Researchers have found that, twenty minutes after a meal, gut microbes produce proteins that can make animals feel full (ScienceDaily). The team found that when nutrients reach the gut, its resident bacteria divide and replace members lost to stool production. Once this feeding and expansion process is over, the gut's resident E. coli bacteria start producing different kinds of proteins, contributing to feelings of satiety in the host. It appears that, in order to prompt and curtail their own population expansion, gut bacteria use proteins to tell their host when they're hungry and when they're sufficiently nourished.The Tor Project, the non-profit organisation behind the Tor network and browser, is appealing for donations to lessen its dependence on US government funding (TechCrunch). Tor, which allows people to communicate and use the internet more securely via a network of virtual tunnels that obfuscate their point of origin, has played an important role in personal data security, whistleblowing and political activism in recent years. However, the project's continued association with the US government has raised questions about its security as far as some users are concerned.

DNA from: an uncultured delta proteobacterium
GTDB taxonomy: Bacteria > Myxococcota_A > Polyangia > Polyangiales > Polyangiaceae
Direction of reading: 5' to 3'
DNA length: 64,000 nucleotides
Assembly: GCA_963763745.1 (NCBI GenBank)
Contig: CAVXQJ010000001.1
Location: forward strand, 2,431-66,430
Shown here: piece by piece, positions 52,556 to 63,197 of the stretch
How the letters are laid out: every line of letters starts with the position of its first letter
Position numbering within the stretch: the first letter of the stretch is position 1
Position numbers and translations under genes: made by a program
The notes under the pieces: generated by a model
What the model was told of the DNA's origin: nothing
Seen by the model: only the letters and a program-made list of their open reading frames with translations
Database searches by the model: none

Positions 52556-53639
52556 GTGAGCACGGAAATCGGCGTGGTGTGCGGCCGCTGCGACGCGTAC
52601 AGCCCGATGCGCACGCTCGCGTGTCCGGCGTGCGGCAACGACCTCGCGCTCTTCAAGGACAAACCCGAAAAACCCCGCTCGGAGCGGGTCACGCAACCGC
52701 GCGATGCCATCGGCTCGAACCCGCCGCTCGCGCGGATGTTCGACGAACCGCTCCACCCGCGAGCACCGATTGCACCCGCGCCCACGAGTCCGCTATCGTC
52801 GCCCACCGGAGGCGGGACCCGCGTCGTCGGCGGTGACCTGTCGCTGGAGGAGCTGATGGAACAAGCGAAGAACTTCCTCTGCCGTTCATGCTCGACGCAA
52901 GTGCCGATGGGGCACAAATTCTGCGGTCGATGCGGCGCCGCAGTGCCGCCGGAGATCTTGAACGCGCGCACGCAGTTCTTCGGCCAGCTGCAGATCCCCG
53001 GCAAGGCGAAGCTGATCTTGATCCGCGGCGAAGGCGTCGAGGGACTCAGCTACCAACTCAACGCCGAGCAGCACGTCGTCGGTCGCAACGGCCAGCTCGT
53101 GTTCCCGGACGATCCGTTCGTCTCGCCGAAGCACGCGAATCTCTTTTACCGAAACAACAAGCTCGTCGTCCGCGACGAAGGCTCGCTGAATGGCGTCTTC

A lunar rainbow has been photographed in the skies above Stykkisholmur in Iceland by local photographer Vidir Bjornsson (BBC). The rare phenomenon is caused when moonlight is refracted by moisture, just as daytime rainbows are the product of refracted sunlight. However, "moonbows" are far rarer and more delicate in appearance due to the faintness of moonlight. They often appear white to the naked eye, with their full colours only becoming visible through long-exposure photography.Artist Kyle McDonald has produced a video that shows a neural networking program called NeuralTalk2 trying to describe a live video of him walking around Amsterdam in real time (Motherboard). The program, developed by Google and Stanford University, sometimes struggled, particularly when McDonald was moving, but was startlingly accurate on other occasions, correctly describing foods, places, and people. Like other neural networks, NeuralTalk2 has to be trained by feeding it images, getting it to associate certain patterns and naming them for it.Randall Munroe's XKCD webcomic features an interactive game called Hoverboard as its current strip (BoingBoing). Produced to promote the launch of Munroe's new book, Thing Explainer, the strip at first appears to be a simple single-screen game. However, once you leave the playing field, a huge world and complex narrative unfold.